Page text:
Androscoggin River

Androscoggin River

A smallmouth mecca in Maine

  • By: Paul Guernsey
There's an old saying--probably several, in fact--having to do with the fact that people often overlook many of the good things they have close at hand. And never is this bit of popular wisdom truer than when you're talking about Maine fly fishermen and their regard, or lack thereof, for the smallmouth bass.

Most of us up here focus our attention on trout and landlocked salmon, and when we do get excited about bass, it's usually the striped variety we're thinking about. Yet the southern two-thirds of our state contains a lot more great bass water, both still- and flowing, than it does Grade A salmonid habitat. In fact, some of our smallmouth rivers are so good that they attract bass aficionados from far out into the "flatlands," as some old-time Mainers still inexplicably refer to anyplace that isn't Maine.

For just one example, fishing guide and television personality Rick Ruoff, who lives and fishes in that huge "flatland" known as Montana, regularly makes trips here specifically to get in on our bass action. Rick told me recently that he thinks Maine has the best smallmouth fishing of any state in the Union.

Lately I've been spending more time fishing for Maine smallies myself--and not just with my kids, either. Last June, for instance, Tim Moody and I took a fairly long drive to fish Maine's Androscoggin River with guide Albert Lane of Androscoggin Guide Service.

The Androscoggin is one of the state's top two smallmouth rivers--the other being the Penobscot (and, yes, it's the same Penobscot that is home to one of America's last few Atlantic salmon runs). Another highly popular and productive Maine smallmouth area is in the vicinity of Grand Lake Stream in the eastern part of the state.

In recent years there has been a fair amount of excitement about the Andro, and I've also seen some impressive slide presentations on the river at some of The Fly Fishing Shows. Despite the river's popularity, however, Albert, Tim and I did not see a single other angler on the stretch of the Androscoggin near Canton where we floated that day. And this, I have to say, is one of the main advantages that smallmouth fishing has over trout angling: Even at the height of the season, it doesn't normally draw the huge crowds that you get on a good trout river, especially when a decent hatch is anticipated.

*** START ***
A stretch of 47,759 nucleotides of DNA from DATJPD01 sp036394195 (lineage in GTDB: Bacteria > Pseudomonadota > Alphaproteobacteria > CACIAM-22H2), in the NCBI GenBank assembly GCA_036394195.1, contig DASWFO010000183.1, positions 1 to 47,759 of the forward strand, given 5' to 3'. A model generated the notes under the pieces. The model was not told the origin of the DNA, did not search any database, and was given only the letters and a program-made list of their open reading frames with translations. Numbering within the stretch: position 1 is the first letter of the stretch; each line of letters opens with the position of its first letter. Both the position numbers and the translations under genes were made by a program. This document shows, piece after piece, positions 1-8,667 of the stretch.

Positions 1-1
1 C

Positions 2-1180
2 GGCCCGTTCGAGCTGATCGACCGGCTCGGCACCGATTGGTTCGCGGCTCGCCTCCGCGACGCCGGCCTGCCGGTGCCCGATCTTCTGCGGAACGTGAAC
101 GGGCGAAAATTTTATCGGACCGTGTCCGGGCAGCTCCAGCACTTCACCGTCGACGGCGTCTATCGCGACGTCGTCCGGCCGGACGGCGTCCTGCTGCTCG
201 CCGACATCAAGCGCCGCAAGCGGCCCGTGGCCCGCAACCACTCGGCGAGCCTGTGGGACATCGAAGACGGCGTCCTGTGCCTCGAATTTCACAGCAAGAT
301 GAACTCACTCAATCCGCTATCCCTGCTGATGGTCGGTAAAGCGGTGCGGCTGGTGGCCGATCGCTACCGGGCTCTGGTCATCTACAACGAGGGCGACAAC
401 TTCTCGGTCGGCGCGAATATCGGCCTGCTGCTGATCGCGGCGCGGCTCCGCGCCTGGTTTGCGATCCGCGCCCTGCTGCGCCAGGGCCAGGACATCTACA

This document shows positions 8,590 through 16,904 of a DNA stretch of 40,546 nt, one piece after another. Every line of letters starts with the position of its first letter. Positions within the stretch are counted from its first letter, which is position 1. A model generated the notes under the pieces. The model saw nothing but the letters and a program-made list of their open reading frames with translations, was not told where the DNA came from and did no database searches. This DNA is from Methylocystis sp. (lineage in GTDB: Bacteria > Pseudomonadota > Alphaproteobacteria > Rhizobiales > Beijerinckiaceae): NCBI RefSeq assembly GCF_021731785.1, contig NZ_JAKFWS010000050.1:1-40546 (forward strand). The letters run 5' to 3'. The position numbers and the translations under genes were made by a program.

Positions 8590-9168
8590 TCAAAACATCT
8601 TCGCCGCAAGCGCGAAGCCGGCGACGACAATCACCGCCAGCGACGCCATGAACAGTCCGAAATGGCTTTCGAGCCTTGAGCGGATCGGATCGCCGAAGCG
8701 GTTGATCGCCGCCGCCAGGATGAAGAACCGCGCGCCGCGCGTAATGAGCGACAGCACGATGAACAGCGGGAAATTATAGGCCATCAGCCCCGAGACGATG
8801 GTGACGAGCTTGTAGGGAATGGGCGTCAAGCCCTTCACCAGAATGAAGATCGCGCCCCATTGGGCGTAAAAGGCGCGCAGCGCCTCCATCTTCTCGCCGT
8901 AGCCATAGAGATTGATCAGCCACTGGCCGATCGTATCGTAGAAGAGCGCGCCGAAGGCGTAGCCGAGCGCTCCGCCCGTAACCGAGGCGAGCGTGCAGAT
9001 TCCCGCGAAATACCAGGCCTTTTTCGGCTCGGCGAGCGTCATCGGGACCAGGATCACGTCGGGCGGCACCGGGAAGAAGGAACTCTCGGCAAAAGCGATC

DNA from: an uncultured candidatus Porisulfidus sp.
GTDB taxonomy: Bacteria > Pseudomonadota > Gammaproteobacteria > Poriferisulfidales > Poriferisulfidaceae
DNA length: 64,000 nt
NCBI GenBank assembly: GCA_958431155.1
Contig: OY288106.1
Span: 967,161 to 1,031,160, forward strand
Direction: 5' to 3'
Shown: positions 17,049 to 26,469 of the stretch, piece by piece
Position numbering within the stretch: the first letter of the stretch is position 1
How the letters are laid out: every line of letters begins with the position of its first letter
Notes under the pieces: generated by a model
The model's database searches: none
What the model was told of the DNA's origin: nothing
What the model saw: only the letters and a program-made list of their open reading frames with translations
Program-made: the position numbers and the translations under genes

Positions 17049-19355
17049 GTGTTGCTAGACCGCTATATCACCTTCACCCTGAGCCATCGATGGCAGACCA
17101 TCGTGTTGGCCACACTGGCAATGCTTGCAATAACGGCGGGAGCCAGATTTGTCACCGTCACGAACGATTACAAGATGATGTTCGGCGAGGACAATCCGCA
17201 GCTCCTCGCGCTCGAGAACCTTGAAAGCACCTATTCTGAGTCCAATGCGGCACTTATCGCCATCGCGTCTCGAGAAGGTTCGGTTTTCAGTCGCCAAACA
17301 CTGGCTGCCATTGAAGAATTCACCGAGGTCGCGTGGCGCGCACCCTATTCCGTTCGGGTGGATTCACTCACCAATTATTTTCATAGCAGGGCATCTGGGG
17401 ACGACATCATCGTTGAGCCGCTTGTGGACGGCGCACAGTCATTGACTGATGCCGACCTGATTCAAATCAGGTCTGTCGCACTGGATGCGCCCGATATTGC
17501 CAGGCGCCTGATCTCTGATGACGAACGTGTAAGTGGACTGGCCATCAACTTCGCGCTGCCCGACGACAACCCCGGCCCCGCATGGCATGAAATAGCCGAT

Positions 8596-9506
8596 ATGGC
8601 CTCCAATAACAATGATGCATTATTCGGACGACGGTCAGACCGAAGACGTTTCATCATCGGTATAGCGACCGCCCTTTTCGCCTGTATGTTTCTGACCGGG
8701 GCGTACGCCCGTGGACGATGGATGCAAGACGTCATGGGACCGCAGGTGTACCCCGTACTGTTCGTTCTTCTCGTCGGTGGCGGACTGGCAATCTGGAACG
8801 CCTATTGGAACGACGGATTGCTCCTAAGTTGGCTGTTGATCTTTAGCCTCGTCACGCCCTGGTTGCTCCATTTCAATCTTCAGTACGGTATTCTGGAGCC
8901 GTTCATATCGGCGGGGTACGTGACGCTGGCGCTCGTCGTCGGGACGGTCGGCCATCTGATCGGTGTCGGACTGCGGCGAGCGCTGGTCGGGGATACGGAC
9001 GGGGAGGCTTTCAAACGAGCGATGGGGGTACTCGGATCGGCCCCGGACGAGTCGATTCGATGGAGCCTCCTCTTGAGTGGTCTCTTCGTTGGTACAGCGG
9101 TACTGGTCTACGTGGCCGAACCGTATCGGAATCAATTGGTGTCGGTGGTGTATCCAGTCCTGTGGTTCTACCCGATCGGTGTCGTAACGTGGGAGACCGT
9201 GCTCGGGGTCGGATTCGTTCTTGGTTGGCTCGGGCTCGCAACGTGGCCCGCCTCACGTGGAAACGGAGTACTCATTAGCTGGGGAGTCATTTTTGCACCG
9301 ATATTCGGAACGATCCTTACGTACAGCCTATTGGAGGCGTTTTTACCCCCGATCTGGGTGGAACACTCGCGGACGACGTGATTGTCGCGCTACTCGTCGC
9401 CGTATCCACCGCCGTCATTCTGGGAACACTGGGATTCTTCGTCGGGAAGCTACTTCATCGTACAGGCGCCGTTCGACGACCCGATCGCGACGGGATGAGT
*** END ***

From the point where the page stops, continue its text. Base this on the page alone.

In any case, it was a beautiful, warm, late-spring day when we slid Albert's john boat into the river at the back of a local cornfield and began our leisurely float. Albert's been on the river a long time--17 years, by his count--and he pretty much took us to every pocket where a good fish might be lying.

We were fishing deerhair poppers most of the time, which is a delightful and highly visual way to conduct the smallmouth business. The fish had just finished spawning but had not yet taken up their summer positions in deeper water, so we pounded the banks with our big, flashy flies and in some spots we nailed fish after fish. Most of the larger fish seemed to be hanging near rocks or in back eddies, and we caught a couple that weighed close to four pounds.

After we'd fished poppers for a while, we decided to hit the deeper pools with streamers. Tim and I used some Clouser Minnows we'd brought along, and we also fished some of the very interesting looking streamers that Albert and his wife had tied. The Lanes had only recently begun to tie flies for Albert's clients, and it was clear from the results that they enjoyed a great deal of creative freedom at the tying table. And that was fine: These were smallmouth we were fishing for, and smallies seem to appreciate carefree, colorful innovation much more than do the snooty brown trout I find myself fishing for so much of the time. In other words, they ate Albert and Mrs. Lane's feathered experiments just as readily as they did Tim's and my professionally (Southeast Asian rather than Down-Eastern) tied offerings.

Smallmouth fishing is almost always a happy-go-lucky time, and when one of us happened to miss a fish, even a big one, it was no big deal. We just shrugged it off and slapped that fly out there in search of another one. No beating ourselves up the way a trout angler does after he reacts too quickly--or too slowly--thereby snatching defeat from the jaws of a striking brown or rainbow.

The Androscoggin also boasts some stretches on both sides of the Maine-New Hampshire border that offer decent trout fishing. Albert takes his clients fishing for either trout or bass; in fact, he's been known to provide both experiences to clients on the same day.